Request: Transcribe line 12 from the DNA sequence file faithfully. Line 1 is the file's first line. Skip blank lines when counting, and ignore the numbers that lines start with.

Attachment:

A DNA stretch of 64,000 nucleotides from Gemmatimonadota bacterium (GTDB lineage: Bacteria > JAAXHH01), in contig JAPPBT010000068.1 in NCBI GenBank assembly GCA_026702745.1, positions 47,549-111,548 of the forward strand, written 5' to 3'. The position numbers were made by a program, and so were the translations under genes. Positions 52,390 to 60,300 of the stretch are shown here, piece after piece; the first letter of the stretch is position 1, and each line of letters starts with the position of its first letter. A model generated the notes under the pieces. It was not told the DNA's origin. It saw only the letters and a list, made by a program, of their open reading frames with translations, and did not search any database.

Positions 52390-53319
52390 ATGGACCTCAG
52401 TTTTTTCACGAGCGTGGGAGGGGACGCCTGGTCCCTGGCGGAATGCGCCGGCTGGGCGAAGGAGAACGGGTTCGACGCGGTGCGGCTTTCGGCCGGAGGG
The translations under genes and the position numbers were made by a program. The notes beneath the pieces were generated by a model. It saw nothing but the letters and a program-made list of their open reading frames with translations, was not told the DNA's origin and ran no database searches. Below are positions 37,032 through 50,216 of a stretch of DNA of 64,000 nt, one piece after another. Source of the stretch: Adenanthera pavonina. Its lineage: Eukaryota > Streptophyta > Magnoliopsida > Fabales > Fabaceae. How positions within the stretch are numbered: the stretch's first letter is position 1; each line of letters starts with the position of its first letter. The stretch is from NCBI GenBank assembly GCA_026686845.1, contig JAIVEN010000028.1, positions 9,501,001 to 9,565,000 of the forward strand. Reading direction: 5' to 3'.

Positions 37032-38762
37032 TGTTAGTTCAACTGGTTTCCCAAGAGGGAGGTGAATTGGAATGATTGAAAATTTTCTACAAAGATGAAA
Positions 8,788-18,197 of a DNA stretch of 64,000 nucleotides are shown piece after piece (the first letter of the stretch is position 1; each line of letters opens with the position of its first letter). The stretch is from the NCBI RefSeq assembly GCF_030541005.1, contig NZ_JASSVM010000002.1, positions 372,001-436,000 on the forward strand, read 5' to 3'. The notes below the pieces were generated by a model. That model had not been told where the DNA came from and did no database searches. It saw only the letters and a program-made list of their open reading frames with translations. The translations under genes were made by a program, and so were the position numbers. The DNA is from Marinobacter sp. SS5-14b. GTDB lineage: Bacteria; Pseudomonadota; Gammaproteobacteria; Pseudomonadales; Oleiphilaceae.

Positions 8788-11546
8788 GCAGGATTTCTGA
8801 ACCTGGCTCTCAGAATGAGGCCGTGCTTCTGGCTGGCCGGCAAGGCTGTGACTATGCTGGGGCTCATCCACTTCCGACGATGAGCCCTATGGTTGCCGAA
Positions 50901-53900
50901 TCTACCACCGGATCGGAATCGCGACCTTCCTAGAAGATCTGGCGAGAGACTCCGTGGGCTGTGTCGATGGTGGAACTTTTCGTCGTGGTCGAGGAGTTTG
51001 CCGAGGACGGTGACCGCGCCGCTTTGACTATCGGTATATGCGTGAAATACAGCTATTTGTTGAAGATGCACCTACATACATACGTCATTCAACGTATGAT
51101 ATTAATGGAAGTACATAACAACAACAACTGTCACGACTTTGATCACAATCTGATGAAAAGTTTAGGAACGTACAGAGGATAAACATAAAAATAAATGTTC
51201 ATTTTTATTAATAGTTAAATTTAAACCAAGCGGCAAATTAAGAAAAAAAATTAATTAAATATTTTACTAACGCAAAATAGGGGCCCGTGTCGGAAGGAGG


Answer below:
Positions 50901-53900